Duggleby & Associates, Inc.

Projects in value chain financing Projects in banking for SME and micro finance
Projects in capacity building for banks and MFIsProjects in micro and SME finance post conflict


In the rapidly changing global economy, value chain development often requires development of alternative financing instruments at several levels of the value chain, from suppliers to producers to investment financing for processors and exporters. Taking a “value chain based” approach to enterprise development and financing has become an important tool in reaching small producers as suppliers to larger businesses, reducing poverty and reinserting youth and ex combatants into the post conflict economy.

Agricultural Value Chain Financing for Ivory Coast Economic Recovery Project

During May through October, 2006, Duggleby and Associates, Inc. assisted development of the project design for the World Bank Cote d'Ivoire Youth Reinsertion Program. The program is designed to expand the Ivoirian economy and generate short and medium term employment for many unemployed youth in value chains with potential for extension or expansion, following the end of the civil war. Working with various stakeholders in the private sector, Government and para statals, the firm conducted “deep dive” analysis of three agricultural value chains, assessing unmet needs for financing and developing responsive products that could be extended via one or more banks. The firm then assisted design of a three part project that will address increased production and value added in several agricultural based value chains, and generate youth employment at three levels: as agricultural producers in associations, as employees of value added SMES in target value chains and as owner/operators of small enterprises in sectors where the investment is going. The firm developed the financing component, including credit products and lending partnerships to finance economic activities at each level.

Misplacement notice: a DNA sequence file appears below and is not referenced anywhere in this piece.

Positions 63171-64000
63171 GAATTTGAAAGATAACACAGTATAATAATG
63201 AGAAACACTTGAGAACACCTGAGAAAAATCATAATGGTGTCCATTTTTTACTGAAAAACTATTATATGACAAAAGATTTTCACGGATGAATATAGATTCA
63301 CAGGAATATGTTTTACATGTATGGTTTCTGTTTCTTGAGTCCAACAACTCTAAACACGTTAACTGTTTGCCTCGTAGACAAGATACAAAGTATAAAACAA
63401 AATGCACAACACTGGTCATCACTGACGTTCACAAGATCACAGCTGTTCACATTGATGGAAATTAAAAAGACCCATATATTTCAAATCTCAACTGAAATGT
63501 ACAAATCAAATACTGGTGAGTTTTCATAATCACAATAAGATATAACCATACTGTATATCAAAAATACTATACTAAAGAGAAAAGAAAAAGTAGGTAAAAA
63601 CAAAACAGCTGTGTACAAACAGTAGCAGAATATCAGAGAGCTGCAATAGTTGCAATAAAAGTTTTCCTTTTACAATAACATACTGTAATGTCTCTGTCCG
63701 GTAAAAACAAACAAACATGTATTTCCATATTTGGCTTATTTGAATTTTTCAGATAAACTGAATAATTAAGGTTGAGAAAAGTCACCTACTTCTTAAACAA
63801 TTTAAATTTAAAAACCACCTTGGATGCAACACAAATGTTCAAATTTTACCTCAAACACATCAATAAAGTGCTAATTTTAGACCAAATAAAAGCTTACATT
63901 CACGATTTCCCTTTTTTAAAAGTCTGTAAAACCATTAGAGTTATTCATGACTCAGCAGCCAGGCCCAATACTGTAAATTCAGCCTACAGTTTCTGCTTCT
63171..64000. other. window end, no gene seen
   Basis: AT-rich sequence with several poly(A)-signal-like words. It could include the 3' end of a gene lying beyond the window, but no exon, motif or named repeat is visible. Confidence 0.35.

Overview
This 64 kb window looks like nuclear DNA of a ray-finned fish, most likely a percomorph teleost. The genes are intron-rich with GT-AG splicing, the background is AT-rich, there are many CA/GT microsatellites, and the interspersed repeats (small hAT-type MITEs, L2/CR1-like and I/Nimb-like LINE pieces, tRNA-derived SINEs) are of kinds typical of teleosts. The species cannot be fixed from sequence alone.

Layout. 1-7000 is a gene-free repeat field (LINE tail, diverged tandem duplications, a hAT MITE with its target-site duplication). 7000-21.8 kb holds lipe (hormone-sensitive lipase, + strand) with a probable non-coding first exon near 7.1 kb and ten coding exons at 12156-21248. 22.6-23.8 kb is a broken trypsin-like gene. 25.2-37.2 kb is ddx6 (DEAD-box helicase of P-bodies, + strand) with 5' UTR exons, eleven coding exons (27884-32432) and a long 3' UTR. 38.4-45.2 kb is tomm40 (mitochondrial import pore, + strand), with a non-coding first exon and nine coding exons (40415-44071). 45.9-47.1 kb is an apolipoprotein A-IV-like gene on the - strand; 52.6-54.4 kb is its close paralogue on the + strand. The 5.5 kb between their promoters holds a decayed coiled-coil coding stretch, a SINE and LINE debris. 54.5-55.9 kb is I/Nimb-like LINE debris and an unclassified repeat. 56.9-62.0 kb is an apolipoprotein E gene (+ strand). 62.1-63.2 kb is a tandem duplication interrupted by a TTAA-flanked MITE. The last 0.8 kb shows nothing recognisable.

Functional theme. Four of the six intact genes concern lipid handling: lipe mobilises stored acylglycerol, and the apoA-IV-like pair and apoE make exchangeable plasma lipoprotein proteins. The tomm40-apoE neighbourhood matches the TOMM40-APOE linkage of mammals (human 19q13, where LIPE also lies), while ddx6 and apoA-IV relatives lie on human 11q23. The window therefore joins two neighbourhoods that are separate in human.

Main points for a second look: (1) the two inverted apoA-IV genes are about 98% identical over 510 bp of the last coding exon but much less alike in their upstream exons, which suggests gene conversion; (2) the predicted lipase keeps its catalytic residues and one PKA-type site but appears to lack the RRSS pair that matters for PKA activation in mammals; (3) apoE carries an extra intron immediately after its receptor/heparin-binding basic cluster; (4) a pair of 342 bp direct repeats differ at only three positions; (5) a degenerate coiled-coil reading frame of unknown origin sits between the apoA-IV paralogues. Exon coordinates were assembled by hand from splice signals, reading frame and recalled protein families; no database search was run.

Agricultural Value Chain Financing for Millennium Challenge Compact in Ghana

During April-May, 2006, the firm president assisted the Millennium Challenge Corporation (MCC) with design of a $547 million project to be implemented in Ghana to increase production, processing and exports for value added agricultural products in 23 Districts in Ghana, with emphasis on 15 where farmers and processors are greatly underserved with production resources, credit and access to markets. The project will assist further expansion of the agric sector through investment in vital infrastructure along several market chains, technical assistance to farmer associations in introduction of new or expansion of existing crops and financing of the working capital and investment needs of producers and input suppliers.

Working with a team of agronomists, Ms, Duggleby assisted the assessment of a number of value chains, analyzing inputs supply lines, production, processing, marketing and domestic and export market opportunities and constraints, and gaps in the supply chains where finance was not available. In response to field findings, she designed two credit products to be extended through commercial banks: a production credit facility enabling farmers in producer associations to secure timely and appropriate credit for production of export and food cash crops, and a supplier credit facility enabling wholesalers to extend working capital credit to retailers willing to locate or expand in the underserved rural districts in Ghana.